Robots Take Jobs But Also Create Them

A recent report produced by Pricewaterhouse Coopers, states that 38 percent of U.S. jobs (nearly 4 in 10) will be replaced by robots and artificial intelligence (AI) by the early 2030s. With so many jobs disappearing, many futurists and economists are considering the possibility of a jobless future.

We’re more optimistic and don’t believe it’s all doom and gloom. While it’s true that some people will see their jobs become obsolete, there will be opportunities for workers to acquire new skills in order to obtain other well-paying jobs. Robots in the workforce will not merely take jobs away, but also create them.

Just ask Amazon. Robots are helping to create 100,000 new jobs over the next 18 months! Thanks in part to more robots in its fulfillment centers, Amazon has been able to drive down shipping costs and pass those savings on to customers. Cheaper shipping made more people use Amazon, and the company hired more workers to meet this increased demand.

At IBM, the arrival of “Watson,” a broad collection of online tools that use artificial intelligence to help diagnose disease, among other things, is considered a job transformation and not job replacement.  Watson is not stealing jobs. It operates alongside humans, not in lieu of them.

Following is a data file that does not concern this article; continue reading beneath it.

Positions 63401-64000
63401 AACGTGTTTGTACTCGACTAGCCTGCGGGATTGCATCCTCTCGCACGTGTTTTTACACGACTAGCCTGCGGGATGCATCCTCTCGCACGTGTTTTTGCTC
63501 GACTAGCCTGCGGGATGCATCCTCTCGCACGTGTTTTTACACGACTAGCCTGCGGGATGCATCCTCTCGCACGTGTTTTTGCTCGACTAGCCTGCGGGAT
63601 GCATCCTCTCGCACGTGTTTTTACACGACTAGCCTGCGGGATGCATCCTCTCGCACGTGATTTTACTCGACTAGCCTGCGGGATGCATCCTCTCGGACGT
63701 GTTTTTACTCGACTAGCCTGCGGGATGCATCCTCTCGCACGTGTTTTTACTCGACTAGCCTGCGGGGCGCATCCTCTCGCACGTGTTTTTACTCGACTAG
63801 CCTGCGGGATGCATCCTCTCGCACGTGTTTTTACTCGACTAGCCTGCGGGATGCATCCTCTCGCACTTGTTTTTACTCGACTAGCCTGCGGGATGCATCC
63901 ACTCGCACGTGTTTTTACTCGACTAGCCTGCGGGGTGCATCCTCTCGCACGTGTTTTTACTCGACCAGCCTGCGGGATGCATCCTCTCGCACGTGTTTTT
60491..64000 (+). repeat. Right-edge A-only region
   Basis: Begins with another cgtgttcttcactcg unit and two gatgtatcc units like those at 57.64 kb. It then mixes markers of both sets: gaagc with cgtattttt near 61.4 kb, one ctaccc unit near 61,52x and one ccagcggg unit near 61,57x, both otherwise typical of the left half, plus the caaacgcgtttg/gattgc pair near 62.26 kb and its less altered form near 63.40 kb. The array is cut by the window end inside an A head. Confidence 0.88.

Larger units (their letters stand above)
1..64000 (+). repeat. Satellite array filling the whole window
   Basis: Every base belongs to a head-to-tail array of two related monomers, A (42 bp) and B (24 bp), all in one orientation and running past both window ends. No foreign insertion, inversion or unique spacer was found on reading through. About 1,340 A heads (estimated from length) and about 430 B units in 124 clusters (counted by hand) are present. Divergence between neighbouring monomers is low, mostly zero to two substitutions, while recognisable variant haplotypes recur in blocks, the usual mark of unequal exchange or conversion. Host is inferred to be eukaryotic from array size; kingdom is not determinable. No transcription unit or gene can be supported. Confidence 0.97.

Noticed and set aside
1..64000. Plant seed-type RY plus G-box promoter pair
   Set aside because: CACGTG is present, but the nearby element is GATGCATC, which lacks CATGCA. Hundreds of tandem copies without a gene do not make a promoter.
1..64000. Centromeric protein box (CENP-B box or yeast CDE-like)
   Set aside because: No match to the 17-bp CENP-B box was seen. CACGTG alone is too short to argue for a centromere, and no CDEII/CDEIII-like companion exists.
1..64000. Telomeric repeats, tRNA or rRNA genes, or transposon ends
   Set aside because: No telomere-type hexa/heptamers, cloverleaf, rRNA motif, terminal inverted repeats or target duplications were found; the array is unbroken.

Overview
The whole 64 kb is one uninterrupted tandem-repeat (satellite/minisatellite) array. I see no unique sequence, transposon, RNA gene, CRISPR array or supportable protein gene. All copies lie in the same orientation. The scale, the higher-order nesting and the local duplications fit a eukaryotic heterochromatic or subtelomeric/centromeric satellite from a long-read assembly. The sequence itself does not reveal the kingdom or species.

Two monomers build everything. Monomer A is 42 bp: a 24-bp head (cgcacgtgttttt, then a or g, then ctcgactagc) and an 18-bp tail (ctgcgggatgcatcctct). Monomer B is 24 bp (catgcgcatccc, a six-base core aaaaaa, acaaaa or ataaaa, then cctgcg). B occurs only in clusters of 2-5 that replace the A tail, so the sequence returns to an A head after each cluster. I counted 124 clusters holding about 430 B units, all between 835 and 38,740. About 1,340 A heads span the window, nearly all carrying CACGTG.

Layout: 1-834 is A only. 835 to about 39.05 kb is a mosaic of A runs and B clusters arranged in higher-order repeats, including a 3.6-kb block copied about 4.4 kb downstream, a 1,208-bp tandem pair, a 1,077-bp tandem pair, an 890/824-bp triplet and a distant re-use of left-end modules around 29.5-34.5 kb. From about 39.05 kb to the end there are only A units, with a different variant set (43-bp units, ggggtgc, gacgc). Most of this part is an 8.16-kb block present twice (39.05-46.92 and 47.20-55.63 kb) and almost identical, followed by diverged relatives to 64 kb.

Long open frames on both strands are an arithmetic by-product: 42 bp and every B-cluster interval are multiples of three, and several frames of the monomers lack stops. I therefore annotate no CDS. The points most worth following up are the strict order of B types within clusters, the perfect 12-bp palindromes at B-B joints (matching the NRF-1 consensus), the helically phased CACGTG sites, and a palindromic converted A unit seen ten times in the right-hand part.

Yes, the robotics revolution is here. There’s no way to avoid it. We advise that you take advantage of this new era and consider robotics as a career path. There’s a high demand for robotics talent in all the major industries including agriculture, health & medical, retail & hospitality, consumer goods, infrastructure, security, energy & mining, manufacturing, and supply chain.

What are the hottest jobs in robotics right now?

Robotics Engineer: A robotics engineer has the responsibility for developing the robot on paper. It takes research and high technicality. Also, as a robot is being built, an engineer will oversee practically every aspect of the development of the robot.

Software Developer: Each robot has a computerized internal system that is written and coded by a software developer. Obviously, the software developer must be highly skilled and proficient in computing coding and software design.

Technician: Robotics technicians build, maintain, test and repair robots. They may also work on robotics-related automation production systems. Therefore, they must have a strong background in hardware, electronics, and circuitry.

Sales Engineer: This professional will prospect, qualify, quote and close business opportunities. They must also be able to consult with the buyer and make any changes in the design to satisfy their needs.

Operator: Robotics operators are needed to ensure basic and safe robotic operations and adjustments as required.  They often read blueprints and ensure correct machine settings.

What traits are essential for those entering the robotics field? According to ROBOTIQ.com, here are a few crucial ones:

Systems Thinking: The understanding of a robotics system by examining the linkages and interactions between the components that comprise the entirety of that defined system.

Problem Solving: The ability to foresee problems before they even arise and troubleshooting if they do arise.